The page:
Another important consideration is whether you are looking for indoor or outdoor craft shows. The benefit to outdoor craft shows is being able to show your artwork in natural light. People are more likely to spend more time walking around in nice weather rather than being cooped up inside; but the weather is not always nice! At outdoor craft shows you’ll need to be prepared for dealing with wind and rain or blistering sun. There is a one-time startup cost of purchasing a tent to protect and showcase your items. A nice model complete with side walls and a rolling storage bag, such as the E-Z Up Express II, will run around $200 – plus another $60 for the weight bags (you’ll thank yourself for adding these). Indoor shows are no picnic either; a 6-foot folding table, tablecloth, displays and lighting can run up the bill fast. Many crafters will already have some of the supplies required for an indoor show, so this is usually the best option for a newcomer.

Applying for the show

Once you’ve narrowed down the choices, it’s time to apply! For non-juried shows, the process is usually straight-forward. Find the appropriate forms on the show’s site or by emailing the organizer, fill them out and mail or email them with your booth fee. Keep a record of which shows you’ve applied for so that you can track them and follow up with the organizers if you haven’t heard back soon. Read up on Must Ask Questions to put forth to the show promoter.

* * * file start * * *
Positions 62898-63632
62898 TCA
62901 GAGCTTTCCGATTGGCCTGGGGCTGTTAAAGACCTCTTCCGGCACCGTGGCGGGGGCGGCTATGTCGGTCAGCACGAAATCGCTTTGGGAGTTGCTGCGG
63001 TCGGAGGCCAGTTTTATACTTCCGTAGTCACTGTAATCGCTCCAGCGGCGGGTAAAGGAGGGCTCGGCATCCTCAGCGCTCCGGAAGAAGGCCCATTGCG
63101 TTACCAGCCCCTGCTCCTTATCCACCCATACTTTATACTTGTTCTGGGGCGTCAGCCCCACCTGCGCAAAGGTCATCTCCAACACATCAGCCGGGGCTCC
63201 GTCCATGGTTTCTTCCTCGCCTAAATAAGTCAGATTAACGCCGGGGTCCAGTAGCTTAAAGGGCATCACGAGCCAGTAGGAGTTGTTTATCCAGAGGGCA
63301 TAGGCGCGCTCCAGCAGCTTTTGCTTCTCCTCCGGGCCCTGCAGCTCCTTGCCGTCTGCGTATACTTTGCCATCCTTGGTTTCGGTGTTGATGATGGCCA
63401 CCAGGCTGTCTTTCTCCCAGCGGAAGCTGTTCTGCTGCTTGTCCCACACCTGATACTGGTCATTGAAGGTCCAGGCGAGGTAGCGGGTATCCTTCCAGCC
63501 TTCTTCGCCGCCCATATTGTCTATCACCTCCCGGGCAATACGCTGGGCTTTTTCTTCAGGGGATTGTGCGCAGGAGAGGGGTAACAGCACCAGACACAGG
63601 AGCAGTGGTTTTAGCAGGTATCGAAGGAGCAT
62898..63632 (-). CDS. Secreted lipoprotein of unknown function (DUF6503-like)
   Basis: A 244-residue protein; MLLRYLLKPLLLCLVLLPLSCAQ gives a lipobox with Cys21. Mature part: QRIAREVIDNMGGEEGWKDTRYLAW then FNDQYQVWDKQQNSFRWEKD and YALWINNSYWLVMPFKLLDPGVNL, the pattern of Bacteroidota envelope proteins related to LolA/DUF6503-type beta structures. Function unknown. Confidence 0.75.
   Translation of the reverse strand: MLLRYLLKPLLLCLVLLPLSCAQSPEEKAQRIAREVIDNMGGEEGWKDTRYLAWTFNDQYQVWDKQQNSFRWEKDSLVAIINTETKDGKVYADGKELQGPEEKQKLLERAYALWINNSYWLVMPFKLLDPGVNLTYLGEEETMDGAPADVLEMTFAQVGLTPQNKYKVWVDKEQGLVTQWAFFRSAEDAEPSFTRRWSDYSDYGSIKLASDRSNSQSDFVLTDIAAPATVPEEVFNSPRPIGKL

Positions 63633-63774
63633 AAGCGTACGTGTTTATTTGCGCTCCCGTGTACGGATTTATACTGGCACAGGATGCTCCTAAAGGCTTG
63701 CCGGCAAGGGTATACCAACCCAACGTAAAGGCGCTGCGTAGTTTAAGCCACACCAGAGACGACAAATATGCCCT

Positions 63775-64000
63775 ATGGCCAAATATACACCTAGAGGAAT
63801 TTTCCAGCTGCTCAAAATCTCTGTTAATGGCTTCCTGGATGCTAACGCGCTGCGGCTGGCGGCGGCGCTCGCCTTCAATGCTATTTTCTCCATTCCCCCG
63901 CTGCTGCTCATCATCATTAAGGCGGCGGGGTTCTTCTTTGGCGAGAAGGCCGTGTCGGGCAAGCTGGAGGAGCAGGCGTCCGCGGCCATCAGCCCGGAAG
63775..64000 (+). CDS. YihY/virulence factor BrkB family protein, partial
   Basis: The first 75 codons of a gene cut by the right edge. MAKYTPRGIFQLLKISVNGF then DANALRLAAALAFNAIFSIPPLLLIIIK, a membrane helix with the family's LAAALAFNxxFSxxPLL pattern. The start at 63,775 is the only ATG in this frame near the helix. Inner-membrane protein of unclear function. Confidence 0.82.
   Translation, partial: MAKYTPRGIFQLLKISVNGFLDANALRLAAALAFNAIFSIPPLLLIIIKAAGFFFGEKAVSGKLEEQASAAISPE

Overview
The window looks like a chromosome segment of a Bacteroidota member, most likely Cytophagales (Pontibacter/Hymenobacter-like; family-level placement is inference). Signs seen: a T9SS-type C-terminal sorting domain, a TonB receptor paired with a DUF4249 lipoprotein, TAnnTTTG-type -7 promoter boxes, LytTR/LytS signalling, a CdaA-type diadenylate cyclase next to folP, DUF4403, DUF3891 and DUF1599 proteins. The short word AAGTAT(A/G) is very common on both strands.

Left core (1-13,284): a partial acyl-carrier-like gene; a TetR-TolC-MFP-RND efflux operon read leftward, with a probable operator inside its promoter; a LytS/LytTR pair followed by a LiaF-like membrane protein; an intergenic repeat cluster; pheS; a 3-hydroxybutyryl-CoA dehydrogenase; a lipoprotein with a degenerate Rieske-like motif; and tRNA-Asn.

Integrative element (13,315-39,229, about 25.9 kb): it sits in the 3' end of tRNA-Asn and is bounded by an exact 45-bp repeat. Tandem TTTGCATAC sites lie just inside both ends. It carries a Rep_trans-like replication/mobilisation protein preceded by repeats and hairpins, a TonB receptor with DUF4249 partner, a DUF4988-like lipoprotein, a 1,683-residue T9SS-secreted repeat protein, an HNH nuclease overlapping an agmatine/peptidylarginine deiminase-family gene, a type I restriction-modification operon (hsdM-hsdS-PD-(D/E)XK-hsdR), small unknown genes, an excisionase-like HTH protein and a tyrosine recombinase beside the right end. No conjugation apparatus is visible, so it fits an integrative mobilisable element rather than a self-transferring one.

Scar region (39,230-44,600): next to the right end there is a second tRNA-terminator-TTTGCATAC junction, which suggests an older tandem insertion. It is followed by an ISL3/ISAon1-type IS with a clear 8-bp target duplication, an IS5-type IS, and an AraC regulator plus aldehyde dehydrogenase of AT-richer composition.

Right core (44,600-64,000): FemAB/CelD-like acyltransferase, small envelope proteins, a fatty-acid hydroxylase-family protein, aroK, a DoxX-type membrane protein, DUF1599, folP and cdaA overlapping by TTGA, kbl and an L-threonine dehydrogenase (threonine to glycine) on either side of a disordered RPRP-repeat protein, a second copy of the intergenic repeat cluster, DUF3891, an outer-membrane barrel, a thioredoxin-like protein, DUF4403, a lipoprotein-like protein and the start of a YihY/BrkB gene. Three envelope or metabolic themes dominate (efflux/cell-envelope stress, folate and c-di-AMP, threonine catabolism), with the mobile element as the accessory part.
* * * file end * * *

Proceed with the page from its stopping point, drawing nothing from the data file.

Applying to juried shows is more involved and more stressful. Most shows will ask for photos of your work; make sure the photos are sharp, taken under natural light on a simple backdrop featuring only your item so there’s no question about the subject of the photograph. Jurors do not want to hear your life story in your vendor statement – use simple and concise language to describe what your items are made from and how you create them. For shows that want a more extended description, describe your style and what makes your crafts different than the many other applicants they are considering. If a website is requested, an Etsy shop is a great option; avoid linking to a blog unless your items are prominently featured on the front page.

Even after careful preparation, there’s no guarantee of acceptance. Jurors are often looking for a variety or volume of work, which can be difficult for vendor virgins. The reason may even be more mundane – that there are already too many vendors for the type of craft you’ve created. Don’t be disheartened if you’re not accepted. Contact the organizer or jury committee to see if you can get more details about why you weren’t accepted – often it can be a learning experience that can help on your next application.

This is part two of a series on attending craft shows from start to finish. In the next segment, learn about preparing for the show including what to bring, how to set up your booth and what you need to know about taxes and vendor permits. Read on in Part 3, Vendor Virgin: Preparing for the Show.

Cover image by Fabio on Flickr.
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2 Responses

  1. Megha says:

    Very useful for a novice like me.
    Thanks for the info!

  2. Hendrik says:

    Enjoy the modern design. I really liked the information. Thanks for this useful post.